Speak, then, Signor Giuntotardi. First, give us the history of this name; then tell us what has brought you
“ Noble lady, my sister, as pious and innocent a woman as ever lived in Italy, and now, blessed in heaven, married Don Francesco Caraccioli, the son of Don Francesco of that illustrious family, who now stands condemned to death, for having led the fleet against the king; and Ghita, here, is the only fruit of the union. It is true, that the church did not authorize the connection which brought my niece’s father into being ; but the noble admiral never hesitated to acknowledge his son, and he gave him his name, until love bound him in wedlock with a poor scholar's sister. Then, indeed, his father turned his face from him; and death soon removed both husband and wise from the reach of all earthly displeasure. This is our simple story, noble and illustrious signora ; and the reason why my poor niece, here, bears a name as great as that of Caraccioli.”
“ You mean us to understand, Signor Giuntolardi, that your niece is the grand-daughter of Don Francesco Caraccioli, through a natural son of that unfortunate admiral ?”
“Such is the fact, Signora. As my sister was honestly married, I could do no less than bring up her daughter to bear a name that her father was permitted to bear before her.”
“Such things are common; and require no apology. One question more, before I explain to the English admiral what you have said.—Does Prince Caraccioli know of the existence of this grand-daughter?"
“Eccellenza, I fear not. Her parents died so soon- -1 loved the child so well and there was so little hope that one illustrious as he, would wish to acknowledge a connection through the holy church, with persons humble as we, that I have never done more to make my niece known, than to let her bear the same name as her father."
The lady seemed relieved, by this; and she now briefly explained io Nelson, the substance of what the other had said.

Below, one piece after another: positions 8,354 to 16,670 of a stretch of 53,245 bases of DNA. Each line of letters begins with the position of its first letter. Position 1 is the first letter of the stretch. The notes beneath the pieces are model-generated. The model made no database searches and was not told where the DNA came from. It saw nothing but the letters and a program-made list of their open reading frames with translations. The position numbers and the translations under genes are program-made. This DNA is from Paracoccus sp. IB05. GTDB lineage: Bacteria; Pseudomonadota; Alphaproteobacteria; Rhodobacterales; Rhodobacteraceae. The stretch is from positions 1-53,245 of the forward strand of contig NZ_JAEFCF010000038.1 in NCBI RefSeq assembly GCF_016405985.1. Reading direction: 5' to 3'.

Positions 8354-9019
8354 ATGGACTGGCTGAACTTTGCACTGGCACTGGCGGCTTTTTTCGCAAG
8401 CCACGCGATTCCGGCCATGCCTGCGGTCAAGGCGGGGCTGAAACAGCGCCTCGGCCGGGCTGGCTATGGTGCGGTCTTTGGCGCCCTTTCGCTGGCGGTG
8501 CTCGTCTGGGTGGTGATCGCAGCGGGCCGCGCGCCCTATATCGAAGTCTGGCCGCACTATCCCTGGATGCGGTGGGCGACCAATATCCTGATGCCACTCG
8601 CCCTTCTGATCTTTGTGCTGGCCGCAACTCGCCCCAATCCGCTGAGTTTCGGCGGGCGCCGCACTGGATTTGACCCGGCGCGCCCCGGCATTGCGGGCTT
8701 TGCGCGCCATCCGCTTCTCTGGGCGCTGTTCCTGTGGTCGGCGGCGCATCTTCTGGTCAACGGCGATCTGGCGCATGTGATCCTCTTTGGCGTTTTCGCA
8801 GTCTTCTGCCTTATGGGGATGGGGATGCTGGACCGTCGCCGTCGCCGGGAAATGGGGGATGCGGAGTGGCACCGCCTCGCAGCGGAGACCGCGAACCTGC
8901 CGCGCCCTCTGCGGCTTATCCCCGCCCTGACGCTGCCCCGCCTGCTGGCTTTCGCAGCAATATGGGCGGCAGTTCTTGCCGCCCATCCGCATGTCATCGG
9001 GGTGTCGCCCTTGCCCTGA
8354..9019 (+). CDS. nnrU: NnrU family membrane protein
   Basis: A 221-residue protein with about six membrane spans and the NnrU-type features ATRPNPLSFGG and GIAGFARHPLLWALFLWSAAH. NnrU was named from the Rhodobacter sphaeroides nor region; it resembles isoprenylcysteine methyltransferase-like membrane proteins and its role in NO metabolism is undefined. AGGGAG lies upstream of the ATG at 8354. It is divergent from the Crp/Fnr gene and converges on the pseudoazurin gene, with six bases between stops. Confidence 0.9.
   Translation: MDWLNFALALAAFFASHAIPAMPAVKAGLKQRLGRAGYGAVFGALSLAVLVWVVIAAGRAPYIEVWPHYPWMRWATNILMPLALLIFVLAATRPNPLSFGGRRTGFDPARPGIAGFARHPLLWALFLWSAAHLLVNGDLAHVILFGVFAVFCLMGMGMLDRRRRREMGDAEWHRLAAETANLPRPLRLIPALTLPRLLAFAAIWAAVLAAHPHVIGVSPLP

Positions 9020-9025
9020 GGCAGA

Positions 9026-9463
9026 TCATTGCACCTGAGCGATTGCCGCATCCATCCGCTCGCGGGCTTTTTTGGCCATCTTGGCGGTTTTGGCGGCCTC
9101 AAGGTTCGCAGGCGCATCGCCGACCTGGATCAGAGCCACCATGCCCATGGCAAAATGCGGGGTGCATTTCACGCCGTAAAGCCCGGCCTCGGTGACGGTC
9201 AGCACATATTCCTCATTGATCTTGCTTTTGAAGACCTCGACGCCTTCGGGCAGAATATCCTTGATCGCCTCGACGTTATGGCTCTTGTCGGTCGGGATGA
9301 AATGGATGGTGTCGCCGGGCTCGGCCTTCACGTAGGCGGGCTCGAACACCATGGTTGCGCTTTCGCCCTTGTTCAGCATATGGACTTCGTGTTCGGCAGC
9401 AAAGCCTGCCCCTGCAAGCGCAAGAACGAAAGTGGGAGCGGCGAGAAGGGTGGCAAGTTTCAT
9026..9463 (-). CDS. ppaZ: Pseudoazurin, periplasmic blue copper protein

“ It may be,” she added, “they are here on that errand, concerning which we have, already, heard so much, and so uselessly ; but I rather think not, from this account; for what interest can they feel in one who is absolutely a stranger to them. It may be some idle conceit, however, connected with this same affair. What is your wish, Ghita ?
- This is Don Horatio Nelsoni, the illustrious English admiral, of whom you have heard so much.”
“Eccellenza, I am sure of it,” answered Ghita, earnestly; my good uncle, here, has told you who we are; and you may well guess our business. We came from St. Agata, on the other side of the bay, only this morning, and heard from a relation in the town, that Don Francesco had been seized, that very hour. Since, we are told, that he has been con. demned to die, for treason against the king; and that, by officers who met in this very ship. Some even say, signora that he is to meet his fate ere the sun set !”
“If this should be so, what reason is it that thou shoulds* give thyself concern ?"
“ Eccellenza, he was my father's father; and though I never saw him, I know that the same blood runs in our veins. When this is so, there should be the same feelings in our hearts."
“ This is well, Ghita in appearance, at least; but thou